The clouds rolled in, the snow came down in waves, and visibility all but vanished. With fresh snow falling all week long at Red Mountain, British Columbia, the skiing in any direction was as good as you could ask for. But while deciding our options atop Grey Mountain—one of three forested peaks that make up the 4,200 acres of intricate, steep terrain at Red—we lucked out with local beta.

Kate Verhagen, a 29-year-old local in her first time testing skis at Powder Week, said, "Hey, follow me," and promptly took off. As best we could, we chased her through the storm, following her blond hair over the whoopties and around a cliff band before arriving at the edge of a quiet bowl protected from the wind.

Read reviews of the 56 skis that earned a Skier’s Choice badge for 2019.

Verhagen, who works as an exploration geologist in the badlands of nowhere Canada, smiled at us, asked us not to tell anyone else, and dropped in. All we could see in her wake was a burst of swirling snow as if she had whipped up her own tornado before she threaded the needle through the cliffy trees at the bottom. We caught up to her on the runout back to the lift, in disbelief at how good it was. Deciding what to do next was easy. We skied that same line on the same run over and over and over, delighting in free refills each time as the storm raged on.

best women's skis of 2019

Lyndsay Craig. Red Mountain, British Columbia. PHOTO: David Reddick

Back at the demo tent at the base of Red—where 30 ski companies had gathered to showcase their top skis for 2019 before the 33 testers who make up the Powder Union—every skier gushed with similar experiences. The dynamic terrain, accommodating locals, and snowfall amounted to superb conditions for finding the best skis of the year.

The Powder Union—consisting of 20 men and 13 women—skied bell to bell for four days. They plundered powder in tight trees and chutes, toured out of bounds, and used proper avalanche protocol to descend consequential lines. They crushed bumps in gullies and bombed hot laps on the oldest race hill in Western Canada.

Meet the men and women of the Powder Union, the skiers who make this buyer’s guide possible.

Testers took notes on every ski they brought out on the hill—eventually delivering nearly 450 individual reviews. All told, the Union spent a collective 1,500 hours testing and discussing skis, a figure that doesn't include the untold hours that go into producing this guide and our more expansive version online. The Buyer's Guide on includes extended reviews, videos, and interviews with Union members honestly discussing their favorite skis, with zero influence from attending brands.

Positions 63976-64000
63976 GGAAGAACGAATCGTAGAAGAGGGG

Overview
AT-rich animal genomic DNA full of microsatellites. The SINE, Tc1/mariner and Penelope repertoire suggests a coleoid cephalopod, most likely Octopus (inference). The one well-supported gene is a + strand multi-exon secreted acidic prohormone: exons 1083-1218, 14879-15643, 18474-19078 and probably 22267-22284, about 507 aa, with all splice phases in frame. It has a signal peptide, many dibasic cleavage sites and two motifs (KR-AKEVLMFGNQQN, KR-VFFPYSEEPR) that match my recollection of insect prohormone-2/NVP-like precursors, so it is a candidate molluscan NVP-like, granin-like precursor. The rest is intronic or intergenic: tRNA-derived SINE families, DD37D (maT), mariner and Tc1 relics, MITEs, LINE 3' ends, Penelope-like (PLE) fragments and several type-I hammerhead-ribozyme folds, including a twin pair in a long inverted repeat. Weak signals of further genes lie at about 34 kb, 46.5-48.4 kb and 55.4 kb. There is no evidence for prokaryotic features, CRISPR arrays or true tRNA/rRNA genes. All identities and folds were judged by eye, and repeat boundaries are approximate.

The standout skis presented in the Buyer's Guide are separated into four categories: Powder; All Mountain Over 100mm; All Mountain Under 100mm, and Touring. Women's specific skis, which are often built to be lighter and may come in shorter lengths, are found in their category of use. Where you see two ski names above a single review, this refers to the unisex and women's models identical in construction, yet available in different top sheets and in different lengths. We’ve also grouped them for you here.

Watch videos of the 13 Skis of the Year in action at Red Mountain, BC.

From those categories, we also identified the 13 Skis of the Year—products that received the highest marks across the board from skiers with a host of different backgrounds. These skis were ideal for the steep, forested terrain at Red: They pivoted easily when needed, straightlined through the crux, held tight on the groomers, and kept us charging till the bitter end. Essentially, what you will find in the 2019 Buyer's Guide are the skis that help make this sport so fun and addictive.

What you won't find, sorry, are directions to Verhagen's secret stash, just the skis we used to get there.

You can also heck out the Skier’s Choice boots of the year here, plus see how the Binding of the Year compares to the rest.